by Tim Watkin on November 23, 2016
Tim Watkin

Brian, I think NZ and others would have been very keen to press on without America. Why? Because there is still the immense gain of a deal with long-protectionist Japan in the offing. That's nothing to sneeze at. But now Abe is saying that TPP without the US would be "meaningless". If that's the case it makes it much less worthwhile for NZ.

Still, frankly, even if we're down to single digits in the number of countries interested, I suspect NZ will sign up... on the basis that something is better than nothing and the fact that this government seems to be running low on other ideas for growth. And it sends the signals that we favour - free trade is best etc. We started all this with a P2, P3 etc, so I'm sure we'll push on to the bitter end, in the hope others will join at different times under different leadership.



by Rich on November 24, 2016

Governments aren't really 'bullying' - they're standing up for the interests of their populations.

The reason we can't make progress on agriculture tariffs is that for a range of good and bad reasons (including food security, landscape and cultural values, rural-vote gerrymandering) many countries want to source much of their food locally.

NZ should accept this and look at how we can manage a steady state or declining level of agricultural exports. The problem with the TPP is that it was damaging to growth industries (like tech) in a (failed) attempt to help the legacy farming industry.


by Murray Grimwood on November 24, 2016
Murray Grimwood

"the fact that this government seems to be running low on other ideas for growth".

Finally, something we agree on, Tim.

Except you were a wee bit too exclusive: everyone - and that totally includes Labour - is running low on any ideas for growth.

No idea can bypass a physical constraint. Funny old thing, physics.

by Dennis Frank on November 25, 2016
Dennis Frank

See also - one of the better sceptical analyses.

Whereas our country has prospered on the basis of foreign trade since the settlers stared to export to the mother country, national self-sufficiency is a more sustainable alternative.  Yes, it would deliver a much lower standard of living - mainstreamers would have to wean themselves off their addiction to luxury products to survive.

Peak oil plus the gfc introduced the spectre of the collapse of global capitalism a few years back.  The wizards of capitalism introduced a new form of imaginary money (quantitative easing) to stave off the collapse, and fracking has kept the cost of global trade down sufficiently for the status quo to persist.  Mass perception thus prevails over reality - for now.  When reality eventually breaks through the delusion, the time to switch to resilience via national self-sufficient economic policy will arrive.

by Murray Grimwood on November 25, 2016
Murray Grimwood

Perfectly put.

Yet Tim, above, says: "Because there is still the immense gain of a deal with long-protectionist Japan in the offing. That's nothing to sneeze at"

And claims a superior right to opine, due to 'professionalism'.

References, please, Tim. Overlaid by the background constraints, if you please. How long Japan? This is the no-growth-since-1990 Japan we're talking about?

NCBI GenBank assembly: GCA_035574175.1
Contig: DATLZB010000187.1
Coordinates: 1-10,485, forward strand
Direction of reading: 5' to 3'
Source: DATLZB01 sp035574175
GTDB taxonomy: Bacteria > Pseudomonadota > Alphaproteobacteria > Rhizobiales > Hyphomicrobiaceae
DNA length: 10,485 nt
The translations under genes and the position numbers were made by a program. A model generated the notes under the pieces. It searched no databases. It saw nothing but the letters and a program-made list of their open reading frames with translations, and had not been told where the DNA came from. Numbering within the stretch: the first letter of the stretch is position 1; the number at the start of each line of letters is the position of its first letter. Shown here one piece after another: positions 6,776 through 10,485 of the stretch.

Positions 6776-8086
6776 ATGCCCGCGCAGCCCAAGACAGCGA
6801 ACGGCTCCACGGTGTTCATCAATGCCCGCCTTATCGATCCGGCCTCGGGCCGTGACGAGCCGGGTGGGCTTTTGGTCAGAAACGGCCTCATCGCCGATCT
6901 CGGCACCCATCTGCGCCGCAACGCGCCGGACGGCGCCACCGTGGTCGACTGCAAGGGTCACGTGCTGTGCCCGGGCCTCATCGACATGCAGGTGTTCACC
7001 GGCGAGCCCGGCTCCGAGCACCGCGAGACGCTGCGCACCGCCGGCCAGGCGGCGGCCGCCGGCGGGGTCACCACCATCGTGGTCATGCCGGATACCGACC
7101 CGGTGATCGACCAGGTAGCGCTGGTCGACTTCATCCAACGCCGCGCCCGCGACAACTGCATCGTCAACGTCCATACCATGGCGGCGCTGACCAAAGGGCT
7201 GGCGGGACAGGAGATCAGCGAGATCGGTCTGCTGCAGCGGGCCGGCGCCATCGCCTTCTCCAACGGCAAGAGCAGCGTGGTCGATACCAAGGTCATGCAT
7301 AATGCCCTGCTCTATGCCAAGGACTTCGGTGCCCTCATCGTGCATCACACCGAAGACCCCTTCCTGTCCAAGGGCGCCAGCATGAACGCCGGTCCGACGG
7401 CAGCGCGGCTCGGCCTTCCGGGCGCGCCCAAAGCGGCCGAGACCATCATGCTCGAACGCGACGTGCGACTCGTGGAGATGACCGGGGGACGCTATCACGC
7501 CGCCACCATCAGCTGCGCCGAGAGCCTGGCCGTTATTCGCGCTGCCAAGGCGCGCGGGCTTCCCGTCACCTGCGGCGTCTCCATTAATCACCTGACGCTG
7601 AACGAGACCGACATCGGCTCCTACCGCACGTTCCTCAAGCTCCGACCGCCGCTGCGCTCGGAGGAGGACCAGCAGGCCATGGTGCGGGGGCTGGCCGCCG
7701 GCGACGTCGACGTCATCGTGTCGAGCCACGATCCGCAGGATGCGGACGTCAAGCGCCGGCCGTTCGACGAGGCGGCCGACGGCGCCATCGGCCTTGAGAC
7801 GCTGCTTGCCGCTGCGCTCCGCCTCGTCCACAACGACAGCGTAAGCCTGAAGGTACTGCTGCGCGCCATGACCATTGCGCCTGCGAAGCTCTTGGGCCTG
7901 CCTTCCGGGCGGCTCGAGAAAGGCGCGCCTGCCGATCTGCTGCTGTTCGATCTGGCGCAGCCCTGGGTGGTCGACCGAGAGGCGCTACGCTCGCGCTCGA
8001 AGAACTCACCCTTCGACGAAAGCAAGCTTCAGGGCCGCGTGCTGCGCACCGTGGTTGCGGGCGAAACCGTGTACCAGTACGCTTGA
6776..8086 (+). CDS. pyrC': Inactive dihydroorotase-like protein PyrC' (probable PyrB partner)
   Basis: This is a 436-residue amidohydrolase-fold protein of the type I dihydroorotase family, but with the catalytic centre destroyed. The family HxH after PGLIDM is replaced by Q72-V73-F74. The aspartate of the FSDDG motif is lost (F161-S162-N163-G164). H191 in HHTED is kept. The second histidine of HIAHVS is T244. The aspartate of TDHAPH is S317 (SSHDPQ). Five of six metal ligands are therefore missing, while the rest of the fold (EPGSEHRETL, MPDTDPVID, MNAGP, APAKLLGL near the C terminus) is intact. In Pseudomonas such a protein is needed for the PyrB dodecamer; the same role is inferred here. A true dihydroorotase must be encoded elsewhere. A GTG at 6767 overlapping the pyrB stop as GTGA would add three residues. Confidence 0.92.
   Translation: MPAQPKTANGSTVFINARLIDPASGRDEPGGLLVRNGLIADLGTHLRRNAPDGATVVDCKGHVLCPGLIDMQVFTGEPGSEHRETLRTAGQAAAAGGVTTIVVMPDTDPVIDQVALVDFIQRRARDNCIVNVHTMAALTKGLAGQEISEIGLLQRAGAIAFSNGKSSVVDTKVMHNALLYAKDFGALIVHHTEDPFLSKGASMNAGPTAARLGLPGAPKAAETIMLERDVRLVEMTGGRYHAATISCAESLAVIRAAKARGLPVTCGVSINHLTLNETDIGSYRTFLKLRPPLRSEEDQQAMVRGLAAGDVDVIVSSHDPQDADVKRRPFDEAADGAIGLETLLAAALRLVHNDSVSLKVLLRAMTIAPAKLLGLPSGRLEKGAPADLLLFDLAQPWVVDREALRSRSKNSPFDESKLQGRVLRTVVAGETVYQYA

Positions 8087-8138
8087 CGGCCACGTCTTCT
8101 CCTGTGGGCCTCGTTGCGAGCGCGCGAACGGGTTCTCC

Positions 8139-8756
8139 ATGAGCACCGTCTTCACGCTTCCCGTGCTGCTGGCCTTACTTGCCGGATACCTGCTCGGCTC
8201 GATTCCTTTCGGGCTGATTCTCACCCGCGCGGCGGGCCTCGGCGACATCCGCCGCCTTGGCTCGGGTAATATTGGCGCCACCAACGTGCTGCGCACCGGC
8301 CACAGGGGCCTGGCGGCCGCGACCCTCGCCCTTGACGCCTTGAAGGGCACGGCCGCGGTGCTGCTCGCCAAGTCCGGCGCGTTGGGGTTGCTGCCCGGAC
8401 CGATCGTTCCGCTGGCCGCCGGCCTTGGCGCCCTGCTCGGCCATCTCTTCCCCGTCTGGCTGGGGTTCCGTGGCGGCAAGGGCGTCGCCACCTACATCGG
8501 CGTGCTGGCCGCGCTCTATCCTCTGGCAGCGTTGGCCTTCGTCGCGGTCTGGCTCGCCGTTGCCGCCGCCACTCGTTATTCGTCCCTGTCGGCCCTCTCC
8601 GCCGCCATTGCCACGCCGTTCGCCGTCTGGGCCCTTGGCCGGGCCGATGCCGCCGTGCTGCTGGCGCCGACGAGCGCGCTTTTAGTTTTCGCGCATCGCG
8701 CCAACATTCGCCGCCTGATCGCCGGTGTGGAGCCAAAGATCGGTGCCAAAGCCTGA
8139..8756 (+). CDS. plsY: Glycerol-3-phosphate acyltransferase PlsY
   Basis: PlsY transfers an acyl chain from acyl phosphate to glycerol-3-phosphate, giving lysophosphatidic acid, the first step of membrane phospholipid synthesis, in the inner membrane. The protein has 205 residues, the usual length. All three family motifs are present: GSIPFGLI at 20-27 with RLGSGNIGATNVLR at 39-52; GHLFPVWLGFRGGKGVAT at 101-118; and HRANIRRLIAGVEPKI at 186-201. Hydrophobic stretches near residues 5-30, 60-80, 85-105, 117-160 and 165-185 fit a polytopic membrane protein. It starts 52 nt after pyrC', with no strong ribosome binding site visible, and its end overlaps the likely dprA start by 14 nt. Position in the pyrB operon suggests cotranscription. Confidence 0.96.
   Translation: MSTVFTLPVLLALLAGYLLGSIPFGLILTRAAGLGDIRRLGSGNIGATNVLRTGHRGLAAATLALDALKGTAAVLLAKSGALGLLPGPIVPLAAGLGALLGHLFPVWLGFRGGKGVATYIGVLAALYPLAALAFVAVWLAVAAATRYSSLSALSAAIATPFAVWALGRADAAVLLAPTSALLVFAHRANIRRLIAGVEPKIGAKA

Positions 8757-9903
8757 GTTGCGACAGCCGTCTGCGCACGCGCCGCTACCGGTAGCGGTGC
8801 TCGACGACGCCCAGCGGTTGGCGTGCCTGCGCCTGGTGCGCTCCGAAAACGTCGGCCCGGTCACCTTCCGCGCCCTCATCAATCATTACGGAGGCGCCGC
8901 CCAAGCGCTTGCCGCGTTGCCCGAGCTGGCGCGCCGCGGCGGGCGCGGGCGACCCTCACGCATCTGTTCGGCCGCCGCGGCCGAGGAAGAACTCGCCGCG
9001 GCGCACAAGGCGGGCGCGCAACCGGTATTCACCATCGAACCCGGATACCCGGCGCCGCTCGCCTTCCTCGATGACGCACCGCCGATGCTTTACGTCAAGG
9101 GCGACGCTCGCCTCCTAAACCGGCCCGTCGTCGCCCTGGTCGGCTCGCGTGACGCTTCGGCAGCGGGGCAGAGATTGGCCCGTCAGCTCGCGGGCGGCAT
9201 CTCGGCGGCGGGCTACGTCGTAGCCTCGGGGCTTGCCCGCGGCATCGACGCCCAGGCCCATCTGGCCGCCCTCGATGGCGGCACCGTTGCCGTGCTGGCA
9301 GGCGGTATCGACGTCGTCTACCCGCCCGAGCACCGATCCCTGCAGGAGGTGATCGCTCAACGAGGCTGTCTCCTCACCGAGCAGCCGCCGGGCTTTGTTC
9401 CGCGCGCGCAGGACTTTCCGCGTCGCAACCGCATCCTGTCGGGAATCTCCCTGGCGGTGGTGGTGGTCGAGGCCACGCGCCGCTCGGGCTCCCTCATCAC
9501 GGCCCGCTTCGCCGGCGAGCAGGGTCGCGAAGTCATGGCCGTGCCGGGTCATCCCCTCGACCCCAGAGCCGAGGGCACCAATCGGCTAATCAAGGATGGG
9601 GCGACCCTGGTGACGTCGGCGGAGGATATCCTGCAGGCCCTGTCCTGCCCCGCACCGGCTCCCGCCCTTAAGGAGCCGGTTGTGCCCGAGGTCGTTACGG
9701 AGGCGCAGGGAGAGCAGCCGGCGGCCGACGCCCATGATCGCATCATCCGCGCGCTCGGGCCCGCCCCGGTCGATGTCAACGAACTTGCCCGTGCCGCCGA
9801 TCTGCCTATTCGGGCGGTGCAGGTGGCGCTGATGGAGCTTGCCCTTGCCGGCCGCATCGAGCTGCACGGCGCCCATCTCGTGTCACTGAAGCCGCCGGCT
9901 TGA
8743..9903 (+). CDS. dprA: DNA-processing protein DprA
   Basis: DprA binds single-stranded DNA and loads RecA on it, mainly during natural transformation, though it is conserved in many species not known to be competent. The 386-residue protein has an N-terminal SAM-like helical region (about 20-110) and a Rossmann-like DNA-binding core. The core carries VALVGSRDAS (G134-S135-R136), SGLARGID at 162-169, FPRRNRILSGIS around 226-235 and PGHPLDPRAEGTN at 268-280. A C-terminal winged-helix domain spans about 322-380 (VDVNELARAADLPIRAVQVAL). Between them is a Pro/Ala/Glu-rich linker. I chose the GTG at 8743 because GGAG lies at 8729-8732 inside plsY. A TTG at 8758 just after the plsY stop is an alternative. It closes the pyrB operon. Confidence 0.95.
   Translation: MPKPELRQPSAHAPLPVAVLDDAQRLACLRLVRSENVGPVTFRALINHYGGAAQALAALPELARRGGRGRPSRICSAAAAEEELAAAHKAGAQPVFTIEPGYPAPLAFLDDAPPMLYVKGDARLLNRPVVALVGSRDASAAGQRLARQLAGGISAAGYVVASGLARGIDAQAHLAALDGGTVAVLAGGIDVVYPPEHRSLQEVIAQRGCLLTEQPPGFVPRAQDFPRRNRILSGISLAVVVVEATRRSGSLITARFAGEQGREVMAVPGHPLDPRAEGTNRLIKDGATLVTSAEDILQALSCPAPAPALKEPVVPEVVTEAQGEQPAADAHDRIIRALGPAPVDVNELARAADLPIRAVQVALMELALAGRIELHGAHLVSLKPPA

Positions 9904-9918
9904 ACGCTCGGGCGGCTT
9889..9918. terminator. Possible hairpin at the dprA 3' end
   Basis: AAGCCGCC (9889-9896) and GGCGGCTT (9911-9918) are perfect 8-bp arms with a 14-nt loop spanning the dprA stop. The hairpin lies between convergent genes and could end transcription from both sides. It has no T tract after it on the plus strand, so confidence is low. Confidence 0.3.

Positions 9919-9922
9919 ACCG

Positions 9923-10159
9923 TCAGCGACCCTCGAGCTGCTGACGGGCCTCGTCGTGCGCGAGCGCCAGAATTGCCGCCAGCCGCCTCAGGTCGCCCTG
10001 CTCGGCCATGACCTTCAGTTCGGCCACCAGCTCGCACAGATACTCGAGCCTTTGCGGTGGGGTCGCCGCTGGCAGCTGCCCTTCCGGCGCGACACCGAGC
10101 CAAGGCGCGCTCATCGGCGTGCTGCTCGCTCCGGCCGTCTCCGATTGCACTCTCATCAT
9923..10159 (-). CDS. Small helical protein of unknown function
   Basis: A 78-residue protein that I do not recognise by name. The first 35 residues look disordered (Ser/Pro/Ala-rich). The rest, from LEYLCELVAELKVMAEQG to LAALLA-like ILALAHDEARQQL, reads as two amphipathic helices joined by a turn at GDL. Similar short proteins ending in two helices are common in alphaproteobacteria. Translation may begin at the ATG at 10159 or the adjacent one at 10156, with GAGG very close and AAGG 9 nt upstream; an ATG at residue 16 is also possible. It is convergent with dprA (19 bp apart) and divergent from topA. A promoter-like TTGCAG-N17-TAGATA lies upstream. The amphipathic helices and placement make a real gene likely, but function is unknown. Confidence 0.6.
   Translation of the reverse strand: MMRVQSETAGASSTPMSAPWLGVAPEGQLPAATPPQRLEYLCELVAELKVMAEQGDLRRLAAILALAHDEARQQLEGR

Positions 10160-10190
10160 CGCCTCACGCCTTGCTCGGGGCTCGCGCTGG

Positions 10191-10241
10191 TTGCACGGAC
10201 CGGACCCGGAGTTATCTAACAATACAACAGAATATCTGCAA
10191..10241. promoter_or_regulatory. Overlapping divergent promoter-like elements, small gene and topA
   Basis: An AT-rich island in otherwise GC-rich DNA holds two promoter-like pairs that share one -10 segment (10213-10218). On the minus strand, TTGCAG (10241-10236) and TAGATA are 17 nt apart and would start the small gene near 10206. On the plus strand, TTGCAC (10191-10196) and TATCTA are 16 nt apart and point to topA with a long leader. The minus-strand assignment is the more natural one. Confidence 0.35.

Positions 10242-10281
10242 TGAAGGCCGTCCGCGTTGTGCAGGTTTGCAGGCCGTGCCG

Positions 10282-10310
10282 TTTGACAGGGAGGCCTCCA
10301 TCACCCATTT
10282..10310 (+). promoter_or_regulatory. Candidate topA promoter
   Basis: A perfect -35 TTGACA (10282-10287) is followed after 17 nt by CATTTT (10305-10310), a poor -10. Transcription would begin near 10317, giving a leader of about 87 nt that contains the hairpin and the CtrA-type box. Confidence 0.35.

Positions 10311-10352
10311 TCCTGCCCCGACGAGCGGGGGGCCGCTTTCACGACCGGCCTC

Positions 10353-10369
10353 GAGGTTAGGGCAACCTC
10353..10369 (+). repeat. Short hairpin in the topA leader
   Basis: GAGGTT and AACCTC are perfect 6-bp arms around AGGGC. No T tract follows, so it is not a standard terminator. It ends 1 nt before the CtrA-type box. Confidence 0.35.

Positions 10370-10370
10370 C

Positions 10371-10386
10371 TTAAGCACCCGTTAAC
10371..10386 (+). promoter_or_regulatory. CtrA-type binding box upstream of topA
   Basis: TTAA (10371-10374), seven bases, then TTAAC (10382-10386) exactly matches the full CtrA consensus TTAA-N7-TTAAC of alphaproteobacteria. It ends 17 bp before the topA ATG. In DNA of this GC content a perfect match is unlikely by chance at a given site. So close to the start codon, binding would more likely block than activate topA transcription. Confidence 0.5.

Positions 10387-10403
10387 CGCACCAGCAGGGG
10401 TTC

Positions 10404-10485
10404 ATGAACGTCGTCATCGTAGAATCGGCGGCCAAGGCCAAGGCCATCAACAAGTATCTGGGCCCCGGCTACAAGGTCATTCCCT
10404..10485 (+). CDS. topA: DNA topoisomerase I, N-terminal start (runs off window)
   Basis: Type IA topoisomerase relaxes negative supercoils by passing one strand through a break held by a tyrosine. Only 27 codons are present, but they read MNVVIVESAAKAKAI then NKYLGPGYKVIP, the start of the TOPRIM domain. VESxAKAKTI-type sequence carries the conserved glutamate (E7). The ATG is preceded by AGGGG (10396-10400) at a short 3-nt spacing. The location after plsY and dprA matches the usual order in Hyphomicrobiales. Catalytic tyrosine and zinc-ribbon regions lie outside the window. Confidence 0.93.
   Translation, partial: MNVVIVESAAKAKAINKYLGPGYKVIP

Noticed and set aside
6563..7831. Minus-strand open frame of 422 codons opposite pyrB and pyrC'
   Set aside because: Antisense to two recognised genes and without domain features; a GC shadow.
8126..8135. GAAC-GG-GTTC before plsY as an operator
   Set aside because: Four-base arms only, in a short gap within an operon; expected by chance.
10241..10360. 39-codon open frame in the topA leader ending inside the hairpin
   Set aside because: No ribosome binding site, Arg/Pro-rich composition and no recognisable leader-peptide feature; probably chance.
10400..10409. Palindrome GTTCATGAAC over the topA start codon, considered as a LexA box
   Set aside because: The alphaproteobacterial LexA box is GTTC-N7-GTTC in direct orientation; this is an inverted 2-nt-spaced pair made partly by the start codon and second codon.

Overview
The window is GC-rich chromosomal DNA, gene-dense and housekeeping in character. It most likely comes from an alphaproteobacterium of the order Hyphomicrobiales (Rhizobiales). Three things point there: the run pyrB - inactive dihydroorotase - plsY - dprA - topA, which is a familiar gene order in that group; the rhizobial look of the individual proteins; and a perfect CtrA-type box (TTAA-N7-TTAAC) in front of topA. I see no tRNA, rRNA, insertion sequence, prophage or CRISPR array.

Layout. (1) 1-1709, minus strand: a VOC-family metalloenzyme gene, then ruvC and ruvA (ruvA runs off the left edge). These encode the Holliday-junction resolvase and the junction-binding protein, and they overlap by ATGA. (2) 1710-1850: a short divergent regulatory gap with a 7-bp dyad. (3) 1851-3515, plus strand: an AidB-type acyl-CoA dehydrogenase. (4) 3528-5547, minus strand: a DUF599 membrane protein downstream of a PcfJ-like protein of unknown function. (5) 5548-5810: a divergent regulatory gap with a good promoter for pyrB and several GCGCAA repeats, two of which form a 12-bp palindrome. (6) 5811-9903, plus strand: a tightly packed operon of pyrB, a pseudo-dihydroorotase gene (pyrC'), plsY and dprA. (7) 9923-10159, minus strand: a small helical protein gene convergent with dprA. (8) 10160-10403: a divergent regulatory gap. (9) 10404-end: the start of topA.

by Brian Easton on November 26, 2016
Brian Easton

I wrote the column before I saw the Japanese statement, Tim. There is a sense that TPP changed into JUSTA – a Japanese US FTA – when Japan joined the other 11. What strategy they have now is uncertain; RCEP cannot be it all. (NZ had much to gain, as we have no trade deals with either and they offer the opportunity of more agricultural product market access.)

Incidentally, just after I filed the NYT did a similar assessment albeit from a US perceptive. It gave great emphasis to the power of China to retaliate; I should have mentioned that.

Further notes on the slow down of the globalisation of manufacturing pressures, which is evident in the data. Of course a situation where export manufacturing was rising faster than production could not go on forever. There was a similar slowdown in the interwar period. The costs of distance where falling, but the costs of manufacturing production were falling even faster. Other costs of distance were decreasing to, especially in communications (radio). That alerts us to that there may an ongoing intensification of export services based on broadband; how it will affect trade deals is unclear. (3D printing may also contribute to relocalisation of manufacturing.)

The case for agricultural protectionism increasing food security is a nonsense. The FAO points out there would be greater security if there was free trade in food since a reduction in local supply would be covered by imports from the rest of the world. In my opinion we need an international food security agreement which includes an agreement not to embargo food (and pharmaceutical) exports for political reasons.

Food protectionism reflects that the farm sector is aware that while consumers may be better-off with lower food prices, producers are likely to be worse off. (Recall that trade theory does not say everyone is better-off under free trade; only that the better-off are still ahead after compensating the worse-off – but they usually don’t.) Farmers woke up to the distributional challenge long before the recent realisation of the problem in other sectors which is discouraging FTAs. That farmers have so much of their wealth in land which is immobile probably alerted them early.

by Murray Grimwood on November 27, 2016
Murray Grimwood

You might want to explain to Tim, Brian, that 3D printers need feedstock. Fossil-fuel-based plastic or metals or whatever. Physical resources, them is.

Indeed, you might explain that the only diffo between injection-moulding and 3D, is the lowered die-cost.

Too many First-World folk are believing themselves into the idea that broadband, or Iphones, or 'technology' is a replacement for real resources and the real energy needed to extract, process and deliver them.

That in turn leads them to think their paradigm can last. Which it can't, won't and is obviously beginning to isn't.

Wouldn't want to put them wrong.


Post new comment

You must be logged in to post a comment.